Way We Were: Augusta’s baron of barbecue Clem Castleberry

Almost a century ago this month Augustans honored returning World War I soldiers with a massive barbecue held at the old fairgrounds, then located west of town near Lake Olmstead.


The crowd was large because the food was fixed by the barbecue baron, himself, Clement Lamar Castleberry.

Although most of us know the Castleberry name for the canned barbecue and Brunswick stew once produced prodigiously in its facility off 15th street, the legend of this Southern staple grew because of the reputation of Clem Castleberry, a Broad Street grocer who also served on the Augusta City Council and the Richmond County Commission.

Castleberry developed a knack for putting on enormously popular barbecues in the early 1900s, and Presidents Taft and Roosevelt sought out his skills. So did visiting major league baseball teams, as well as Detroit automakers. So did thousands of Augustans.

The September 1919 event was part of a membership drive of the American Legion, and there was no doubt the drawing card.

“It is needless to name the best barbecue chef in the city, for everyone knows that he is Clem Castleberry,” The Chronicle reported. “He has proved it time after time.”

“Every ex-serviceman in Augusta and Richmond County is expected to be present,” the newspaper predicted, rather accurately, according to the following day’s coverage.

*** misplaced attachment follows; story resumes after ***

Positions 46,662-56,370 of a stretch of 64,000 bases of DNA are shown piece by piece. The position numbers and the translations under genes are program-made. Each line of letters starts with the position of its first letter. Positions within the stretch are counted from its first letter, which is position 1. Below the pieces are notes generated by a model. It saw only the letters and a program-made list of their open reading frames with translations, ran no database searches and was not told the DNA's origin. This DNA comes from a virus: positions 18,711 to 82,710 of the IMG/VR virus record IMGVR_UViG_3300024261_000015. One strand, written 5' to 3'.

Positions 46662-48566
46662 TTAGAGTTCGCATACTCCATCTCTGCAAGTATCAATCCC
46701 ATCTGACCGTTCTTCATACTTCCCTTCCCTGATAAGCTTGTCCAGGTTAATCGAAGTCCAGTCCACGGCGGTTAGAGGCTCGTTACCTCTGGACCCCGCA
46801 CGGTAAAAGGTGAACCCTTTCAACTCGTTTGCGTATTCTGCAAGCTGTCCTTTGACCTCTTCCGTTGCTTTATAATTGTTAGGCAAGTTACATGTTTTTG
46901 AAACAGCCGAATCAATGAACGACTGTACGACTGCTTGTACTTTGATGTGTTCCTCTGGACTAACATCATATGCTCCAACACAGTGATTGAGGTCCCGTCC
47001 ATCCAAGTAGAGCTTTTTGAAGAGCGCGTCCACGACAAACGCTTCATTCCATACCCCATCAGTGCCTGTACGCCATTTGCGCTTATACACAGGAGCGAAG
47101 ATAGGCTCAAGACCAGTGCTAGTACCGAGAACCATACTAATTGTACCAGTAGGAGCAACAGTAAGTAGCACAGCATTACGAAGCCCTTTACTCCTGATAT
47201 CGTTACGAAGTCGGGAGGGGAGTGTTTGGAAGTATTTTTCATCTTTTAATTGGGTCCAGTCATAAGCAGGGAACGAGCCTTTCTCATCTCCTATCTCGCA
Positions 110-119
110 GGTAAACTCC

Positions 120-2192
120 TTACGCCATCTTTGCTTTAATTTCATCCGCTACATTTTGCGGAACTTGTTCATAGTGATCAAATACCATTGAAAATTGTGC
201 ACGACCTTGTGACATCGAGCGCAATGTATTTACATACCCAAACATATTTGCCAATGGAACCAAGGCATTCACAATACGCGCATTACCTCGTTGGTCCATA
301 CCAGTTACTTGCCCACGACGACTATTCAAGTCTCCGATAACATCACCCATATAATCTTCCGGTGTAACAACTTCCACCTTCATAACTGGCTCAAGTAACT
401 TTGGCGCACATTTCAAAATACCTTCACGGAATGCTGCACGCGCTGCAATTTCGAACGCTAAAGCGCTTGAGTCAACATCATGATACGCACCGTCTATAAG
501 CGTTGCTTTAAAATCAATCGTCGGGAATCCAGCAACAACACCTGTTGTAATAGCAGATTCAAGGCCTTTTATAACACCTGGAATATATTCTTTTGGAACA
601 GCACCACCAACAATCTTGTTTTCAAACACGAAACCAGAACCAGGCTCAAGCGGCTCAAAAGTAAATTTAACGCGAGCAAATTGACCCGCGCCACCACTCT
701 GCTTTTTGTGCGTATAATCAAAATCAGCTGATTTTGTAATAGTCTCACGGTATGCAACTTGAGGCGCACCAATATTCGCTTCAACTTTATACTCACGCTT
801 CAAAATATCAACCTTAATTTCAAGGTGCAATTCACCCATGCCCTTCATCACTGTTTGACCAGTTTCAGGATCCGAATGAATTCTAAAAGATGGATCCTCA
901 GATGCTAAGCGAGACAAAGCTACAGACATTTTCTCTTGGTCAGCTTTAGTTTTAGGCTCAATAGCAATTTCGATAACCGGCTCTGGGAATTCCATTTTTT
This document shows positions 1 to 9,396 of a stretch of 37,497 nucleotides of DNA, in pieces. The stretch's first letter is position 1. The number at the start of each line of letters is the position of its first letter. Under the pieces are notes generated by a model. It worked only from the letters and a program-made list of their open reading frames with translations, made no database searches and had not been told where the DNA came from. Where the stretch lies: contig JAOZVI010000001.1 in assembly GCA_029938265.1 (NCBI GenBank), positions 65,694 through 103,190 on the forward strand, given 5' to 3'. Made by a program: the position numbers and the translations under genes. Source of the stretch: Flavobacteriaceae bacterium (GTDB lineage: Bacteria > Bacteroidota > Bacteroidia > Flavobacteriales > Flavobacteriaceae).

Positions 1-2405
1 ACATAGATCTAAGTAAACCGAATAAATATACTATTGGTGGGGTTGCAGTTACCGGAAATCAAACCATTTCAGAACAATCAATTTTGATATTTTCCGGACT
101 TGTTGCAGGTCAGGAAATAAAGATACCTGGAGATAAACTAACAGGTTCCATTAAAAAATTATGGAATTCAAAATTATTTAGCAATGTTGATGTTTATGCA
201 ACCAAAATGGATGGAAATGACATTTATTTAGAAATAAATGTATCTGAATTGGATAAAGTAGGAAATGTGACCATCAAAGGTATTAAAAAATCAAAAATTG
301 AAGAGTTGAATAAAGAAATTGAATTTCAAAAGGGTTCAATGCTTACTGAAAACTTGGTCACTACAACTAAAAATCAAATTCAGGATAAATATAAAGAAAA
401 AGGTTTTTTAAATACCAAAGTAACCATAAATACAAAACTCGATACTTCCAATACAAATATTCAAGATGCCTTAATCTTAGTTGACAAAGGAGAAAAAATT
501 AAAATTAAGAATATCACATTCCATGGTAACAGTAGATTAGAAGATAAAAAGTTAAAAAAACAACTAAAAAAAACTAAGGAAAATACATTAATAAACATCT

“Of all the field days and barbecues ever held in Augusta, and they can be counted by the hundreds,” The Chronicle said, “the ‘cue of the 24th of September, 1919 will go down in history as the finest of them all.”

The next summer, he topped it with an Augusta Board of Commerce event at the same location.

Placed on the plates of more than 8,000 hungry Augustans were more than four dozen roasted hogs and lambs, 2,000 pounds of potatoes, 16,000 rolls, 3,300 pounds of hash, and nearly 10,000 ears of corn, according to the account by celebrated Chronicle journalist Richard Reid.

To pull off such a feast, it took 75 cooks, 500 waiters and 125 Boy Scouts. who usually a acted as crowd monitors.

It should be no surprise that Castleberry’s barbecue fame developed into another profitable operation, canned barbecue and Brunswick stew.

This enterprise grew from a 30-by-25 foot shed on 15th Street run by Clem’s son into what was described in The Chronicle’s 1985 Centennial Edition as a 300-employee operation that took up 150,000-square feet. The later facility marketed 175 products from a 150,000-square-foot facility that had achieved $50 million in sales in 1985.

Production finally stopped in 2008 when the plant closed. At the time, it was Richmond County’s eighth-largest manufacturing employer.



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